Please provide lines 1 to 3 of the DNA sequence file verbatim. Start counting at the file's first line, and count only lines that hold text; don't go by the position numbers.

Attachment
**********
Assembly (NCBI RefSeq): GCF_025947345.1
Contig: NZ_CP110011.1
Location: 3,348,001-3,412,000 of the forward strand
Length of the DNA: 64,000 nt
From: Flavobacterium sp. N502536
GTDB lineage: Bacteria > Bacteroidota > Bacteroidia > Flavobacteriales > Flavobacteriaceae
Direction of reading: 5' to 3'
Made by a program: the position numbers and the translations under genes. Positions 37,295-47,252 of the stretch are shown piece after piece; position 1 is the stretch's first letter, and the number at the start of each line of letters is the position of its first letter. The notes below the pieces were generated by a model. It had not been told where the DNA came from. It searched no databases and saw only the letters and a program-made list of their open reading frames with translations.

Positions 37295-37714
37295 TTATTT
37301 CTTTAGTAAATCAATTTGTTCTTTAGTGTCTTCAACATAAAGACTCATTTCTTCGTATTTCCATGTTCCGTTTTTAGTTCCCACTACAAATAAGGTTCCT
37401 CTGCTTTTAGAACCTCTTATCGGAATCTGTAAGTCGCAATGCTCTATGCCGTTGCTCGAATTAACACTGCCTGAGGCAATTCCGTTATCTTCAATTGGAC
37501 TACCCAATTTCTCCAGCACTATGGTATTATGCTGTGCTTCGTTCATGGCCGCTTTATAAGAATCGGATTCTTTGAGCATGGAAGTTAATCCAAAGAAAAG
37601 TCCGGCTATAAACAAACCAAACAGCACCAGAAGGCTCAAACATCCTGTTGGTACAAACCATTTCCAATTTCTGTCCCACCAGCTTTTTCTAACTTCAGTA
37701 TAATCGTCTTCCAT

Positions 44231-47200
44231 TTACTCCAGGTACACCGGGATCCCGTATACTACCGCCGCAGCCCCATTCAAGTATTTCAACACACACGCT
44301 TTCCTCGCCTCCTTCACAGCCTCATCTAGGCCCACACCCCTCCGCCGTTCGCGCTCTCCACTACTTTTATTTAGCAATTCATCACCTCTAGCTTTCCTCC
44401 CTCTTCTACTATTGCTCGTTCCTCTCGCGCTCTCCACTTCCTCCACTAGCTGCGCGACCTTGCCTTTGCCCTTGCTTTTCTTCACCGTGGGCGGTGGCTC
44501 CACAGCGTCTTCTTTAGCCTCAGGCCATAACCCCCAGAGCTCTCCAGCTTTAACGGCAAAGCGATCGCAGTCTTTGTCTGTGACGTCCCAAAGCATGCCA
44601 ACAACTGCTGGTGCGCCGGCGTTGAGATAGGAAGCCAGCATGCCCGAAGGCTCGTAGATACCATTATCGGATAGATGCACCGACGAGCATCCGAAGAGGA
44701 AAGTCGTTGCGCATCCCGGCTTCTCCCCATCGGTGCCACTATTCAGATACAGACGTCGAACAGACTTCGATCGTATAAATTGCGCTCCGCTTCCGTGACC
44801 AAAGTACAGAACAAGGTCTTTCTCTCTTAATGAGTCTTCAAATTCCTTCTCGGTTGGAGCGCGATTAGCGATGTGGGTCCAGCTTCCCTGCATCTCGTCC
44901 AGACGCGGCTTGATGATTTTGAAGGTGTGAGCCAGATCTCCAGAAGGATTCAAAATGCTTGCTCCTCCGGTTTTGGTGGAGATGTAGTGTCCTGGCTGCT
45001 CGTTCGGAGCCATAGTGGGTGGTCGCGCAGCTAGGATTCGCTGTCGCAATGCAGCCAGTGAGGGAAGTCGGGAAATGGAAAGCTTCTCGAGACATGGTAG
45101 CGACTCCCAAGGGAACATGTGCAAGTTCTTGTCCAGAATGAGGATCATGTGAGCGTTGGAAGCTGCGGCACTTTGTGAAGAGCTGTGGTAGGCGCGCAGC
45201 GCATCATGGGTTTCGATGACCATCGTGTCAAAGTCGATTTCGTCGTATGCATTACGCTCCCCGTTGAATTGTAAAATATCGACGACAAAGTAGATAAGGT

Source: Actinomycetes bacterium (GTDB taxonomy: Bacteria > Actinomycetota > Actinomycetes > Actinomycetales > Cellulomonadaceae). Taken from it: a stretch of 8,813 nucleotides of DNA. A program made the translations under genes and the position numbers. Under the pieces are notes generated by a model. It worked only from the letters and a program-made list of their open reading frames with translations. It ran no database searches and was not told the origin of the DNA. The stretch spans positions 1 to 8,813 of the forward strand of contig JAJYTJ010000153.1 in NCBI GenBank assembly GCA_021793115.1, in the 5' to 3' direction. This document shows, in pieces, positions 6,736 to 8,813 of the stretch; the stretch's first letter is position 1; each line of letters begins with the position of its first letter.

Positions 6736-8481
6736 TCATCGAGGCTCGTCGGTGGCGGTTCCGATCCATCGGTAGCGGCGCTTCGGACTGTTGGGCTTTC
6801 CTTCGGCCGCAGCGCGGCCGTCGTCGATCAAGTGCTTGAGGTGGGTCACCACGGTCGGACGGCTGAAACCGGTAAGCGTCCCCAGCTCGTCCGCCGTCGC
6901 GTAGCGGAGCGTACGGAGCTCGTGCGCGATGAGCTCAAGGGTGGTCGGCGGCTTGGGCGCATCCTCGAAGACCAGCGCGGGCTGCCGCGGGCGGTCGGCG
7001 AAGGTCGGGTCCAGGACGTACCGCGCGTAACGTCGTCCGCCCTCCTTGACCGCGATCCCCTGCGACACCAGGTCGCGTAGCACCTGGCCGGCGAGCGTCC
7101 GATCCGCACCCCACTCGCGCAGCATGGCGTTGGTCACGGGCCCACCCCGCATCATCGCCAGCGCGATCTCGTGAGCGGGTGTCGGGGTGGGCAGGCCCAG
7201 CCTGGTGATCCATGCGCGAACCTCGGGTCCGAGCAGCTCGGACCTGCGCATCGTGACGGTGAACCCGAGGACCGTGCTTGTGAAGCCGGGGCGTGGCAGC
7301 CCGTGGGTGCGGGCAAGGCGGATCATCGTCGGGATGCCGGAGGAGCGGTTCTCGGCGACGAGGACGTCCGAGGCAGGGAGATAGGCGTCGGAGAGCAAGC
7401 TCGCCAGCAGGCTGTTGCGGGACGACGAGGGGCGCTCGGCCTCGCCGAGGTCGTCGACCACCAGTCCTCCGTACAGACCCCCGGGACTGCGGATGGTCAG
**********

Assembly (NCBI RefSeq): GCF_025947345.1
Contig: NZ_CP110011.1
Location: 3,348,001-3,412,000 of the forward strand